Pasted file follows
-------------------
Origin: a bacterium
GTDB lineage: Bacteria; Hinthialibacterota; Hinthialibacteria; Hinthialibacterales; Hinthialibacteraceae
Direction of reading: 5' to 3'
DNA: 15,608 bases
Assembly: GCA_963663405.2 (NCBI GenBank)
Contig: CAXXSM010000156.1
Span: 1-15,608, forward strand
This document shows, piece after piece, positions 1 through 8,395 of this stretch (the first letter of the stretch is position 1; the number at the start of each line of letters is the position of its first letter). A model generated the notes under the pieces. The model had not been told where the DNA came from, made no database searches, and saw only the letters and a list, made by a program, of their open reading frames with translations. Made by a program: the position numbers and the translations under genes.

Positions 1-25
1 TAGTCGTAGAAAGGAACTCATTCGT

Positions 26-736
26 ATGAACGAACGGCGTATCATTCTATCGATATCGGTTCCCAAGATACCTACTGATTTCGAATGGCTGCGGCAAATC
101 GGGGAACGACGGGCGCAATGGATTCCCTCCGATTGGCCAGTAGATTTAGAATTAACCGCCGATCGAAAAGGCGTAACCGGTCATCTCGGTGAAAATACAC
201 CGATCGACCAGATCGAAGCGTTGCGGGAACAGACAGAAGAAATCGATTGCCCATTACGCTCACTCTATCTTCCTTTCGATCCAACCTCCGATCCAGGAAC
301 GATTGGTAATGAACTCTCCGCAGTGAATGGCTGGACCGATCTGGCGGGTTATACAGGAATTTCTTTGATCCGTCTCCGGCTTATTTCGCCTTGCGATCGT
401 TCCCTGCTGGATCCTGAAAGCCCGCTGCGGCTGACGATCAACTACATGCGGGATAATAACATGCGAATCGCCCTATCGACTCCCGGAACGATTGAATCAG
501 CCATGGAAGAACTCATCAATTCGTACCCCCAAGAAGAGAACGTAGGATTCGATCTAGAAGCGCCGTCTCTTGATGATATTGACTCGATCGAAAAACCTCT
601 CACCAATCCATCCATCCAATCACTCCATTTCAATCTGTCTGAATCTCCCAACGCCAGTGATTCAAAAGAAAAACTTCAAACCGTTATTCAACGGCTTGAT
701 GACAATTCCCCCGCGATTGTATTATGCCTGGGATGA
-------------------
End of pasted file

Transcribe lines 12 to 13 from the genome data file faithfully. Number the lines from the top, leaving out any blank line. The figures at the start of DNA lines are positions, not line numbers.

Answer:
26 ATGAACGAACGGCGTATCATTCTATCGATATCGGTTCCCAAGATACCTACTGATTTCGAATGGCTGCGGCAAATC
101 GGGGAACGACGGGCGCAATGGATTCCCTCCGATTGGCCAGTAGATTTAGAATTAACCGCCGATCGAAAAGGCGTAACCGGTCATCTCGGTGAAAATACAC